Last Updated on August 19, 2021
I’ve been struggling for months with a smell coming from my Model Y air conditioner. The usual fixes didn’t work on it, but I’m pretty confident Tesla has finally resolved it, so I wanted to get this out there for anyone else who may be having a similar, frustrating experience.
By now, if you haven’t experienced it for yourself, you’ve probably at least heard that Teslas can develop a vinegar-like smell in their air conditioners that is usually resolved by replacing the filters and cleaning the evaporator with a can of something like DWD2 Clean Air Evaporator Cleaner.
One of my most-watched YouTube videos goes over the cleaning process, so I know plenty of owners have needed to do it and plenty more have probably paid Tesla to do it.
Now, Teslas certainly aren’t the only vehicles that experience this, but they do seem to be more prone to it. It may be related to their unique cabin overheat protection feature (that gasoline vehicles don’t have) that can run the air conditioner when the car is parked. Tesla even released a software update to modify this feature to combat the smell.
In any case, I’ve had a Model 3 for over 3 years now and have only needed to clean it twice, but our Model Y is just over a year old and I’ve cleaned it four times myself and had Tesla mobile service clean it a fifth time and the smell just kept coming back within a few weeks.
I tried different brands of cleaners including Kool-It, which Tesla uses, and DWD2, which I prefer because they give you more product in the can and I like the starch smell over the minty smell in Kool-It.
One difference between my Model 3 and Y is the Y now comes with a heat pump, so I wondered if it was just more prone to the smell. I thought maybe the older resistive heaters in the 3 would get hotter and kill the bacteria better than a heat pump?
I also noticed that the Model Y heat pump was louder in some conditions. I’d hear a hissing noise when it was switching from slightly cooling the cabin to slightly heating. This was happening as long as we’ve had the car, so I had originally attributed this to a difference in the heat pump, but it seemed to be getting louder, so I was suspicious that something might not be right there.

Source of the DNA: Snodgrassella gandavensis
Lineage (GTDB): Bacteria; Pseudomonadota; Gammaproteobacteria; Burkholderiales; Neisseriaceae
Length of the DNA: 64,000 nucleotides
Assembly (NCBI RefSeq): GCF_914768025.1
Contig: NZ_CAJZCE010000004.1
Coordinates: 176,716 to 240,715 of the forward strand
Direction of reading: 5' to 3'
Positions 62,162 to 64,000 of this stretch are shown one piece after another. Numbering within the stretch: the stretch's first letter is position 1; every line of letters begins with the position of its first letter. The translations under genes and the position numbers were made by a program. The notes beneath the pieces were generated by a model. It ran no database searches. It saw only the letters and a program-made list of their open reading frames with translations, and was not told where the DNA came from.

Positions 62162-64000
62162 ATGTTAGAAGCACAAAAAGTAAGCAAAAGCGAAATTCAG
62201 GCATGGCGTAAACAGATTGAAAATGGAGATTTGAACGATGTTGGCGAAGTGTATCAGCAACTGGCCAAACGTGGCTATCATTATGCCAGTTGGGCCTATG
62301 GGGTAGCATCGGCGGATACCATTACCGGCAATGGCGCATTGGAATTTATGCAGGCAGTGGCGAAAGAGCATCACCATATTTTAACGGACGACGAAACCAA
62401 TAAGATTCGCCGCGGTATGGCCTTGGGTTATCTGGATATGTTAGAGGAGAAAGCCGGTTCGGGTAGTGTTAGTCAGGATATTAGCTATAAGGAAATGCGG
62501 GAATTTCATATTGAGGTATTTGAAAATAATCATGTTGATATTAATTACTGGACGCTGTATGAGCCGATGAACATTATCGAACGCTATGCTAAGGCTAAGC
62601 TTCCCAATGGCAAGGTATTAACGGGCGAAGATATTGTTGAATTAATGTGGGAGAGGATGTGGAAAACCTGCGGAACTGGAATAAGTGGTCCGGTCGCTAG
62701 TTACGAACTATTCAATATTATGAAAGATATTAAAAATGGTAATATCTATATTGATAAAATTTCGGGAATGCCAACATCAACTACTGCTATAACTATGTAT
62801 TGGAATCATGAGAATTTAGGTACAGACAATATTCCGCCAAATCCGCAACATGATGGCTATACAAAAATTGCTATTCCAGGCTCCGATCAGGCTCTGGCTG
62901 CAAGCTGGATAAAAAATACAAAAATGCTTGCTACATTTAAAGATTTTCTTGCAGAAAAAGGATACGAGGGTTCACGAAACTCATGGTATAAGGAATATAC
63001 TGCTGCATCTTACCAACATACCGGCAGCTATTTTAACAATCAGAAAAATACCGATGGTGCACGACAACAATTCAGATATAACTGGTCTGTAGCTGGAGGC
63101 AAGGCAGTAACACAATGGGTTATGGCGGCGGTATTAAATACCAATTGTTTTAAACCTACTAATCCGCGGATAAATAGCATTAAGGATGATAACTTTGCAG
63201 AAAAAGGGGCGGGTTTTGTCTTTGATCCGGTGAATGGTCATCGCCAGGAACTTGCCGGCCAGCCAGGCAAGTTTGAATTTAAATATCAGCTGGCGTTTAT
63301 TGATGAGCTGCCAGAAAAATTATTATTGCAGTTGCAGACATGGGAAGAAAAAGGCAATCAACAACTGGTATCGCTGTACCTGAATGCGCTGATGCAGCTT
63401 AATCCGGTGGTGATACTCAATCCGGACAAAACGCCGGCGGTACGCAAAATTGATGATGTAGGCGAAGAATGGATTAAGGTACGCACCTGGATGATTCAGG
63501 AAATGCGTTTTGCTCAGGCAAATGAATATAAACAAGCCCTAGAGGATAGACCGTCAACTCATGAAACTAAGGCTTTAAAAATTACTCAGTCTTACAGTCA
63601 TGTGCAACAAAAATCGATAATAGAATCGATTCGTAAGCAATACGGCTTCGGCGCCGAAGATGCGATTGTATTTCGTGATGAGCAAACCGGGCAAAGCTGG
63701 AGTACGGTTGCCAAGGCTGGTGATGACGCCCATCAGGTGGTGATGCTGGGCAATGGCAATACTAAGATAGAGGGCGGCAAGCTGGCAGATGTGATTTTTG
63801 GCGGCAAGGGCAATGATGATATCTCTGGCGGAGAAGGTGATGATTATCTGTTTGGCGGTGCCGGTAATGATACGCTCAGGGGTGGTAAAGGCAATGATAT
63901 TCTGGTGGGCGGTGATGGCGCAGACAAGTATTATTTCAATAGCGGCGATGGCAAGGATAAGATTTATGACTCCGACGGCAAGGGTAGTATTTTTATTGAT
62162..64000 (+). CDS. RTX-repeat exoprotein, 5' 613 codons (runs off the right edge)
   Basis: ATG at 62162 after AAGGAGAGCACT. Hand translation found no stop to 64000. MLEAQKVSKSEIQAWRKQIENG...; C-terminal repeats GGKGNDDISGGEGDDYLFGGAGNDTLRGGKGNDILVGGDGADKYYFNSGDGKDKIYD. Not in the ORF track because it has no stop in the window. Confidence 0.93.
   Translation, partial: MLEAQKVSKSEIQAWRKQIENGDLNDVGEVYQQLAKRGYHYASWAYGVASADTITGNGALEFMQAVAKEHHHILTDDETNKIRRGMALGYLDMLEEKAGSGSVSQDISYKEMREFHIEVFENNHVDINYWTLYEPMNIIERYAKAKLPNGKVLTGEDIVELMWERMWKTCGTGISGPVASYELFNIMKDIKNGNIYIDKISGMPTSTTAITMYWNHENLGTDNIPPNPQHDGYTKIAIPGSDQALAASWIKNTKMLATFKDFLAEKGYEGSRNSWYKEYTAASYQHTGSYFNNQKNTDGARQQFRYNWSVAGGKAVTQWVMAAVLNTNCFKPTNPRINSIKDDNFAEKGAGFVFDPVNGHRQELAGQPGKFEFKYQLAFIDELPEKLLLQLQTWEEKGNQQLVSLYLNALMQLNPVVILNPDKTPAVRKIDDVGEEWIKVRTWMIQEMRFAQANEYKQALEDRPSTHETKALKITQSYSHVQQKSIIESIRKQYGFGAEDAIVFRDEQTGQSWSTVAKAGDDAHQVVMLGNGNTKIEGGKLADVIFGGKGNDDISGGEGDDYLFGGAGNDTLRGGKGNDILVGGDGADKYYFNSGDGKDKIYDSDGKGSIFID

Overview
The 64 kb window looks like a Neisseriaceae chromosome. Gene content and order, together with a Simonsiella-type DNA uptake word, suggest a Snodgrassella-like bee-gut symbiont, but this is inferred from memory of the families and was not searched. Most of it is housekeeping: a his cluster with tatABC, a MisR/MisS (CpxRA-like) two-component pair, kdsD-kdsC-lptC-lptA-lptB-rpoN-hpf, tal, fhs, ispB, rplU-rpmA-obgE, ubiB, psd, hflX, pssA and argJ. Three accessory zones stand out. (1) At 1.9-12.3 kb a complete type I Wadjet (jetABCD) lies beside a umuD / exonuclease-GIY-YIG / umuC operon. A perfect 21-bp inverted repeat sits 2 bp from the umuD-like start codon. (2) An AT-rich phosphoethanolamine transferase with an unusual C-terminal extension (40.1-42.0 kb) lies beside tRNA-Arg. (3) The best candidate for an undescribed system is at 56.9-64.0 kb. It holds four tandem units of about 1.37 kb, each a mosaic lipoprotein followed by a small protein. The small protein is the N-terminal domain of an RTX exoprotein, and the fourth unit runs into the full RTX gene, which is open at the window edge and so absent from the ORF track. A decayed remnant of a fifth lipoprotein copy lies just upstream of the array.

Then, we had two instances of the air conditioner not cooling the car on hot days. We normally keep it on auto, so it ramps the fan up and down as needed.
Well, we were driving along and noticed that the fan was blowing really hard and the air wasn’t cold. In both cases, it worked fine the next time we got in the car, but clearly something wasn’t right.
So, I scheduled service. I sent a video of the hissing noise and they also asked for the dates and times the air wasn’t cooling to research the logs. Even before they looked at the car, they told me there’s a service bulletin they thought was related to the noise issue, so they were going to start there.
Ultimately, here’s what they did:
For the service bulletin, they replaced two high pressure and one low pressure refrigerant sensors.
And they also found a refrigerant leak (that was likely related to the loss of cooling), so they replaced a refrigerant line and refilled the refrigerant.
Neither Tesla or I were confident that these issues had anything to do with the smell, but here we are over a month after those fixes and two months after the last evaporator cleaning and the smell is now resolved also!
Of course, Tesla did the repairs under warranty, so no charge there, but prior to that I had spent several hundred dollars on filters and cleaners between my attempts and paying Tesla to clean it, so I’m really happy to be done with that!
So, moral of the story, if you’re having any of those issues, like a smell that won’t go away, a hissing sound, or loss of cooling, I hope this helps you resolve it!
If you’d like to hear the hissing sound for yourself, you can check it out in our video below: